I don't know what hypothetical solution you imagine, but medical schools can't simply take every URM/disadvantaged/community-oriented person that applies when they don't meet academic benchmarks and thus are a high risk of simply failing out.
 
I hope I don't make things too controversial, but I sincerely hope that your claim here is more a result of ignorance than malicious intent. Admission rates for AA students with stats close to the average matriculant are extremely high (somewhere in the neighbourhood of 80-90%) while a general applicant with the average stats would, by definition, have a 50/50 shot.

There are definitely concessions made to increase diversity. If you still doubt efforts are being made to increase black representation, I'd suggest you pull up the data for average matriculant MCAT broken down by race and take a look.

I don't know what hypothetical solution you imagine, but medical schools can't simply take every URM/disadvantaged/community-oriented person that applies when they don't meet academic benchmarks and thus are a high risk of simply failing out.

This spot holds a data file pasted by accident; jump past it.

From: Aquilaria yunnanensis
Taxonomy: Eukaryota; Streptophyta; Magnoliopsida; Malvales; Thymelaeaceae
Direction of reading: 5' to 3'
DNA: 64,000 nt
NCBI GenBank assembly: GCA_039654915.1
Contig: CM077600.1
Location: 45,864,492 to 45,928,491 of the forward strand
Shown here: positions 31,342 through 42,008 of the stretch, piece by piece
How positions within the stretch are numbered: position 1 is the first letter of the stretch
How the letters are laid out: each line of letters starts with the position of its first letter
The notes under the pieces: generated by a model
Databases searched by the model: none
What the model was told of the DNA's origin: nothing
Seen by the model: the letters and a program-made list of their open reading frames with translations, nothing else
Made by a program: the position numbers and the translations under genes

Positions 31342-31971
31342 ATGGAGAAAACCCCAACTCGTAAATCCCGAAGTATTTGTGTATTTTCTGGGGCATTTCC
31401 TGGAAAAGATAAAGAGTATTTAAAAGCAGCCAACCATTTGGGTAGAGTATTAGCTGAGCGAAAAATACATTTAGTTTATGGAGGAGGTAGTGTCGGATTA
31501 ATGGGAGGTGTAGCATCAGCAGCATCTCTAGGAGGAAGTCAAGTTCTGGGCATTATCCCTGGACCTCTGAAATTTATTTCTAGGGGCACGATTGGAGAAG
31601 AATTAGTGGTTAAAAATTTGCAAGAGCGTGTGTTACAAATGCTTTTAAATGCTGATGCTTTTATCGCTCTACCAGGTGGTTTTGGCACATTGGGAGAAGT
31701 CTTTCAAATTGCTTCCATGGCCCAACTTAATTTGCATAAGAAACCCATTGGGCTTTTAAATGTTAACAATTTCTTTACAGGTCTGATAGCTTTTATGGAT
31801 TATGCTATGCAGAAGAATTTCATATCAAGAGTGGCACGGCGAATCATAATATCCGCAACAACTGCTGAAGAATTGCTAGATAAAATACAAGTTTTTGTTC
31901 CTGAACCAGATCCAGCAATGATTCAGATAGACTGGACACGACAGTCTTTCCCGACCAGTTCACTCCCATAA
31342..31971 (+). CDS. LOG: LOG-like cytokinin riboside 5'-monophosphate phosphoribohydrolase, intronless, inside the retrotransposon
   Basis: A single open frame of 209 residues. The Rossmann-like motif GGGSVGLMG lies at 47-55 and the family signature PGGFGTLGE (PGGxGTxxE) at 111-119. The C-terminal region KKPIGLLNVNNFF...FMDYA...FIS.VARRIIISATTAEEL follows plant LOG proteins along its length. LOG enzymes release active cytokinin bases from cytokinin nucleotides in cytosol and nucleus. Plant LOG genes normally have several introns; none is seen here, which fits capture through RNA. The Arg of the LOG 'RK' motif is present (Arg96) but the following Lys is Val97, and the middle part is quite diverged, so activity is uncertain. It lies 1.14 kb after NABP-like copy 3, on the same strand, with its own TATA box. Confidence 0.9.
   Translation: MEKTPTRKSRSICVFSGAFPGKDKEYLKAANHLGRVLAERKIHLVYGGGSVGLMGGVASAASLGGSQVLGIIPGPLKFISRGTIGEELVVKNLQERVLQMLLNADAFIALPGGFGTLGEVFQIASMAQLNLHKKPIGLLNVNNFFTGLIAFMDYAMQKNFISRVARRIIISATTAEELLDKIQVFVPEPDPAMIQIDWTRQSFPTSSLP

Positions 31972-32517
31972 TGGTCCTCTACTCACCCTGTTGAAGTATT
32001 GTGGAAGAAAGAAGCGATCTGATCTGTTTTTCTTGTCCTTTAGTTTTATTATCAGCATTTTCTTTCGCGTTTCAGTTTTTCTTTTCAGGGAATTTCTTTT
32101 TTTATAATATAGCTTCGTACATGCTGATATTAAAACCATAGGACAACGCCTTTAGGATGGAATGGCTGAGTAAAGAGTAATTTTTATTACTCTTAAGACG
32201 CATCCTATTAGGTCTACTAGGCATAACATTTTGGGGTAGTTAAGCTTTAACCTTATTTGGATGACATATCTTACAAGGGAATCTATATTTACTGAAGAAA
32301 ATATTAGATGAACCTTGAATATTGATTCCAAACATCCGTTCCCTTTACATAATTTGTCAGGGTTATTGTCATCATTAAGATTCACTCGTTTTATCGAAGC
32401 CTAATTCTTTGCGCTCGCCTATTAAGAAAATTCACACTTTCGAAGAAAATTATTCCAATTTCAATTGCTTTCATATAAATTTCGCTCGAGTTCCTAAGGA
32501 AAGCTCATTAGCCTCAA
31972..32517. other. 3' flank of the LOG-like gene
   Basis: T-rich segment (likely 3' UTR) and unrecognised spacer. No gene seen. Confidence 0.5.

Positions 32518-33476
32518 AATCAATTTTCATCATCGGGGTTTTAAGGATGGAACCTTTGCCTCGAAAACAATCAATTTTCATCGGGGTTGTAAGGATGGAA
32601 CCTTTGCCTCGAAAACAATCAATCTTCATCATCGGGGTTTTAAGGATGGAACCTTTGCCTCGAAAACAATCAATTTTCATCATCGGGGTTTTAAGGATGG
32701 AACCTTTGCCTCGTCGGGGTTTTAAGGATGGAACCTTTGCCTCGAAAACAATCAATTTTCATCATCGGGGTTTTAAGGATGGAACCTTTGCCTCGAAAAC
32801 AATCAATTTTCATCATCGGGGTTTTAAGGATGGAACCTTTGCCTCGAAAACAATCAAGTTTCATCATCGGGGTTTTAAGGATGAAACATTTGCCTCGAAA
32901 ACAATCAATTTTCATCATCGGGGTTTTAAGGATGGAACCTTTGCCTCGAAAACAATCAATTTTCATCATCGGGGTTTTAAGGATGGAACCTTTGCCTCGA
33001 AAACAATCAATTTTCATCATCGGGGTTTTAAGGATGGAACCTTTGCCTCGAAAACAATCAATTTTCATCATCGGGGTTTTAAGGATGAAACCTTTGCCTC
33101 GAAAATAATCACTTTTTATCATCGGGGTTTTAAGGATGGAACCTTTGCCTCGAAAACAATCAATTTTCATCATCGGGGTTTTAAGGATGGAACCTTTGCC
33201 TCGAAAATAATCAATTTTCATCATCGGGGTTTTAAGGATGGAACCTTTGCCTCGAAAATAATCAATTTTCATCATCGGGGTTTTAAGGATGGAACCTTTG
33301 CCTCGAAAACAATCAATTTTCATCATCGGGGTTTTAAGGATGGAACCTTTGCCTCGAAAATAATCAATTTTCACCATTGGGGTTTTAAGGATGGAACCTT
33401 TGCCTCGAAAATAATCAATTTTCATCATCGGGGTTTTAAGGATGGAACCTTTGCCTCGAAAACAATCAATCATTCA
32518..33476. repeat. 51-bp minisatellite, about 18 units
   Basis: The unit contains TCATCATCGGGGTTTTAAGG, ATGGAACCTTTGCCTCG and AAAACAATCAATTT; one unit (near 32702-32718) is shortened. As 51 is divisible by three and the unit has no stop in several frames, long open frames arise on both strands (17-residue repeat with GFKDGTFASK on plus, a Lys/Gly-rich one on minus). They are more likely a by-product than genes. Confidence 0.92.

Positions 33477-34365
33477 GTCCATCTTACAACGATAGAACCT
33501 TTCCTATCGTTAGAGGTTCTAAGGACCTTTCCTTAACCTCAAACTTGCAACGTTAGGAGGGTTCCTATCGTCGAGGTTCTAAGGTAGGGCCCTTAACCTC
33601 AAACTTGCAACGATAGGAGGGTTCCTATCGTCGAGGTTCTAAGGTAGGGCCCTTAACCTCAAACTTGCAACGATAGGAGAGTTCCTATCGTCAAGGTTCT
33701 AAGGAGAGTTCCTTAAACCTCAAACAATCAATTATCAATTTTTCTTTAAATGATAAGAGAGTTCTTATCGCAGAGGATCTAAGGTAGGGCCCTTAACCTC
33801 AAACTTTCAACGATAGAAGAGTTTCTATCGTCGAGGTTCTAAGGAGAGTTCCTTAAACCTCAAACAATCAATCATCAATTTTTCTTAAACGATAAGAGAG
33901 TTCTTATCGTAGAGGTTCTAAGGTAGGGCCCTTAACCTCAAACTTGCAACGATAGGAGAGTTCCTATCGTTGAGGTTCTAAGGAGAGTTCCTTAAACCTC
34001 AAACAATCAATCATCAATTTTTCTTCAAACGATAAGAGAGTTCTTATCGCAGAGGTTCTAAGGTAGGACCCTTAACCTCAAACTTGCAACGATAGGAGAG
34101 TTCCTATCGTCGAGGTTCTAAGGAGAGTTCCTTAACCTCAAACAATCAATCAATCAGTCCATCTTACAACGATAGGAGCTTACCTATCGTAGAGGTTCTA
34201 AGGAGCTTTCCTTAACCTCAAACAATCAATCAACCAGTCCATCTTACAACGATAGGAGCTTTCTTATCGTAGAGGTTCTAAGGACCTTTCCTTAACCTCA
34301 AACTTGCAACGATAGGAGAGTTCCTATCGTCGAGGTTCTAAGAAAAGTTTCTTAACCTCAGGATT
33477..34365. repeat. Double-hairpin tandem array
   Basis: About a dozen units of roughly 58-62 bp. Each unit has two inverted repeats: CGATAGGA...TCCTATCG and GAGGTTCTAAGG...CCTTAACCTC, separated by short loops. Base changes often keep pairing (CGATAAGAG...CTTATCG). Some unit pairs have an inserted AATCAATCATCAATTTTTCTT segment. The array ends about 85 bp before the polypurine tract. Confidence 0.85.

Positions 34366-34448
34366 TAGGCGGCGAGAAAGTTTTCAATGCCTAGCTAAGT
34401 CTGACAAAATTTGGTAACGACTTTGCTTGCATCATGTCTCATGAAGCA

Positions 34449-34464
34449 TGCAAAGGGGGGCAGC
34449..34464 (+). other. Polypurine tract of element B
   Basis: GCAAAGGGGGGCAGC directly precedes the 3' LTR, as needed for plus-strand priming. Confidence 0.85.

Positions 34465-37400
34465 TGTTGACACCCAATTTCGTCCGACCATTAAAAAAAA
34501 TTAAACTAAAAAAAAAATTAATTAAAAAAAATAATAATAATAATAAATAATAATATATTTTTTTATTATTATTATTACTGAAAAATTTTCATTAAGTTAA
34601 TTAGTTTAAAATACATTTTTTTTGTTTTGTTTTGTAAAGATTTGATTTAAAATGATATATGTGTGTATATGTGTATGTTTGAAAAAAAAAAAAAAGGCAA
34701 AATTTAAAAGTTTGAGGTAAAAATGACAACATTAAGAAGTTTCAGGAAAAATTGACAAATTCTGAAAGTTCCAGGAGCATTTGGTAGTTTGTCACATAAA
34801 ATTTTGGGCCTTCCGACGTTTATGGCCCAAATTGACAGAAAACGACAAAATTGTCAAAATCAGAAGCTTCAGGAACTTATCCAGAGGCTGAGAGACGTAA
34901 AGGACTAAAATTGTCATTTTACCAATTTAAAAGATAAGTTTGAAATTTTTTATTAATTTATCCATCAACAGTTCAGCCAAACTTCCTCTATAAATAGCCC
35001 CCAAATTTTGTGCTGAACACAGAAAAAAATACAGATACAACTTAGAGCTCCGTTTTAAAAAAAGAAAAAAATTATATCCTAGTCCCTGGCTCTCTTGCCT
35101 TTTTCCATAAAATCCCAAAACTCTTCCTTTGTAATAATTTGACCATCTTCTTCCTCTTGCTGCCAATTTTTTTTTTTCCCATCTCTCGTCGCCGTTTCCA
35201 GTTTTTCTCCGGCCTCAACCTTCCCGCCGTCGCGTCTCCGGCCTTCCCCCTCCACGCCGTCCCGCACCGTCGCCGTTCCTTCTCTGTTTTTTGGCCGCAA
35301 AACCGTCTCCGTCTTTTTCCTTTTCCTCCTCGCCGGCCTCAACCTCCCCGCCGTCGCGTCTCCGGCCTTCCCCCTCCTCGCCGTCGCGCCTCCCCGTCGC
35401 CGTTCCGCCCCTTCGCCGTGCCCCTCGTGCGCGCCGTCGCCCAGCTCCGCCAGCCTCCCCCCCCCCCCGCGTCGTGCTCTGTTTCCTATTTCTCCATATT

I did not say people who cannot and will not do the work be blindly admitted. The statistics I'm referring to concern the composition of medical school classes. If you look at the composition of medical school classes from 1970's and compare them to now, there are fewer Black/Brown people in medical school. You're saying that when POC have comparable stats, they have approximately the same success rate (which is good). As many have alluded to earlier, there are also soft factors than influence admission (i.e. volunteering, commitment, how one expresses their interest, etc). In my estimation, ready access to information and resources for everyone has improved over the last fifty years so applicants are better prepared and more informed. How were Black applicants better prepared in the 70's versus now? What do you mean by concessions? Assuming equal preparation and competence, wouldn't have a diverse pool of physicians be beneficial for patients? I know medical schools are not inherently responsible for preparing students to apply but to insinuate that the playing field is level is a fallacy. This discussion can proceed for quite some time but objective and subjective qualities should be considered. I understand medical schools want return on investment from admitted students and they are able to predict this based on objective things (i.e. MCAT scores vs Step performance, undergrad/grad GPAs vs med school GPAs, etc). My issue is how many (not all) schools tout many philanthropic endeavors but when you pull back the layers, it's superficial at best and really helps very few people.(the school gets points and good press). I believe one real change many schools could make is providing out reach for K-12 students so they can see people like them in professional roles.